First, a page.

Logo 468x60

Why mango sticky rice is one of Thailand’s most beloved summer dishes

BANGKOK (CNN): There are said to be more than 200 types of mangoes grown in Thailand.

But when it comes to creating one of the country’s most beloved desserts, khao nieow mamuang, connoisseurs say few varieties will do.

Better known to the rest of the world as mango sticky rice, it’s a deceptively simple dish.

Slices of sweet, ripe mango are set next to a mound of glutinous rice that’s topped with a coconut-based cream sauce and a light sprinkling of yellow mung beans.

If done right, the result is pure magic, the perfect balance of flavors and textures.

And few have perfected that balance as well as 63-year-old Varee Jeensuwan, the undeniable queen of mango sticky rice in Bangkok.

Her shop in Bangkok’s busy downtown Thonglor neighborhood, Mae Varee, has been operating since 1981.

“The best dessert during summertime in Thailand is mango and sticky rice,” she tells CNN.

People line up outside of Bangkok’s Mae Varee shop in 2022. 

“From March to May is the best time of the year to have it – the mangoes will be naturally sweet and abundant, the price is low. The sticky rice is aromatic due to its freshness.”

Thailand’s nam dok mai (water of the flower) mangoes are the most popular variety for the dish, as they possess a sweet flavor and smooth texture. Varee says some of the best nam dok mai mangoes are found in Chacheonseo province’s Bangkhla district.

Another popular variety used in mango sticky rice is Oak Rong, which she says has to come from Damnoen Saduak district in Ratchaburi province.

“It is difficult to find, and only available a little bit in January and more in March and April,” she says.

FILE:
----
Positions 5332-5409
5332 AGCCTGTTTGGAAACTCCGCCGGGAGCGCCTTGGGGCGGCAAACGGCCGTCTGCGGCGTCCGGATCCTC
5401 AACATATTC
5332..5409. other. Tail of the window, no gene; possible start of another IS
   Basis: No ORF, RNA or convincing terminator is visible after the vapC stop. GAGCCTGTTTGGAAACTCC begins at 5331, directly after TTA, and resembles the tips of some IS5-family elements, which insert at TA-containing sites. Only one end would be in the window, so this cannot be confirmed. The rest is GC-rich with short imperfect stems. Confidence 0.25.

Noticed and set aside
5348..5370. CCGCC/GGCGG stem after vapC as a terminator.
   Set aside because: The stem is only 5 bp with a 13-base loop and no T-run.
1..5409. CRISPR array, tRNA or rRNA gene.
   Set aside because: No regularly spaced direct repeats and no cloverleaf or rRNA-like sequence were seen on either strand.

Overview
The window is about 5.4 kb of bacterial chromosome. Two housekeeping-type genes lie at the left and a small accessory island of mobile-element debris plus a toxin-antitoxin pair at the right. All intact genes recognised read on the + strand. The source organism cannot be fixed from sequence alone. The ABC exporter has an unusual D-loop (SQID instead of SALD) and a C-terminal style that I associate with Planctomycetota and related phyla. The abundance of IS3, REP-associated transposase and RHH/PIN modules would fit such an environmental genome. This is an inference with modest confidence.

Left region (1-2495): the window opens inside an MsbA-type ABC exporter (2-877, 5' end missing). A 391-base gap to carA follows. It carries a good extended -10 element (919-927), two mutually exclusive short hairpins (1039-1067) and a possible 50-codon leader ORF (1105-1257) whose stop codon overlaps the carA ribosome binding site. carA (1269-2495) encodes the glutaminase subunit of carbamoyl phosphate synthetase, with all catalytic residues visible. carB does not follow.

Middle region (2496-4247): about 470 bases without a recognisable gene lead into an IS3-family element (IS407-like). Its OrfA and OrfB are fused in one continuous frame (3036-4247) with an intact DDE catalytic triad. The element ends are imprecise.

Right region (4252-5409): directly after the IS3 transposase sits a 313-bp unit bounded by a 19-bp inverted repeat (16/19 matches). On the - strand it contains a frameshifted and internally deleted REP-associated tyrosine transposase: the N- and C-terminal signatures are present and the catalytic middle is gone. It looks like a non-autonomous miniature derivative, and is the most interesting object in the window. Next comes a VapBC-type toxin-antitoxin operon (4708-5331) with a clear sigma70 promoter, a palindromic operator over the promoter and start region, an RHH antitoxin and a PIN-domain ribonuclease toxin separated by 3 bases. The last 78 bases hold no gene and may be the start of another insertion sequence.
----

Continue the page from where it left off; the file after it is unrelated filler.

“Oak Rong is only famous among Thais, most foreigners are not familiar with this variety. They know Nam Dok Mai.”

Though mangoes play the starring role in khao nieow mamuang, the other ingredients are just as important, says Varee.

In her shop, they use sticky rice grains specially selected from Thailand’s northernmost province, Chiang Rai. Coconuts come from Suratthani province, in the south, as they must have an intense flavor that complements the sticky rice. The yellow mung beans are baked, not fried, to give the dish a slight crisp.

“Even the salt used in the cream, we order it from Samut Sakorn,” she says, referring to a coastal province south of Bangkok.

As for their customer base, she says they cater to a mix of Thais and foreign tourists.

“I would say most of my foreign customers are from China, Hong Kong and Singapore,” says Varee. “When they are here, they will have to check-in on social media in front of my shop. They said if they visit Thailand and don’t check-in, they are not really in Thailand yet.”

The Milli effect

It’s impossible to talk about Thailand’s love for khao neao mamuang without mentioning popular young Thai rapper Milli, whose real name is Danupha Khanatheerakul.

In 2022, she performed at the Coachella music festival in California and ended her show by digging into a bowl of mango sticky rice.